Since the winter is so long, dark and cold in Scandinavia, people love the summer and take full advantage of the warm, sunny days. From about June 20th until July 20th the sun never really sets, some nights you can read in the middle of the night with no lights on. Therefore Finland, and often Sweden, is called the "Land of The Midnigt Sun". The further north you go, the lighter it gets. Of course in the winter it's the opposite, the furhter north you go the darker it gets. In Lapland (the northernmost part of Scandinavia) the sun never rises above the horizon for about three months in mid-winter.

Schools start up again mid-August or by the end of August, depending on the school district.

To be continued...
Oct 17th, 2002, 04:18 PM
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More info...

People usually don't decorate their homes for Christmas until very close to the day. Often they don't even get their Christmas tree until Christmas Eve, the 24th. Santa always comes on Christmas Eve (none of this sneaking down through the chimney)! He often comes in person and brings presents. Stockings by the chimney usually aren't used.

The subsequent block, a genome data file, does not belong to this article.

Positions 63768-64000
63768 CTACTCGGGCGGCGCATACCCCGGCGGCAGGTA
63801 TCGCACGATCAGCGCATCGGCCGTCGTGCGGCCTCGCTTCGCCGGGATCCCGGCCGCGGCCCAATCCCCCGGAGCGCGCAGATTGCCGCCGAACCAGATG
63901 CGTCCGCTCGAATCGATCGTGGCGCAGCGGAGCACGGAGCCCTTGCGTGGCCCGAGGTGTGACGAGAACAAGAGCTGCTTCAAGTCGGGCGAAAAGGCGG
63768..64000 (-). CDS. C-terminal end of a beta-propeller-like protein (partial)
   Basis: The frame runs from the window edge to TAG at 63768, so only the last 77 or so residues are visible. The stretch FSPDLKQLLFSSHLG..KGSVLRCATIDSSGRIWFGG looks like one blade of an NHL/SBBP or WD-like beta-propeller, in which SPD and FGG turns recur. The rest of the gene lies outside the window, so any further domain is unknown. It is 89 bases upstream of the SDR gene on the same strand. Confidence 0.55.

A traditional X-mas Eve dinner is "lutefisk", a cod fish meal, which smells horrible and many people don't like, but I sure do. Also, there's often rice pudding with one whole, raw almond hidden in it. The person who gets it, will have good luck all year.

People often go to church very early Christmas morning (6 a.m.) When I was a child we would ride a horse-drawn sleigh to church, but I don't think you see that much anymore, except perhaps in the country.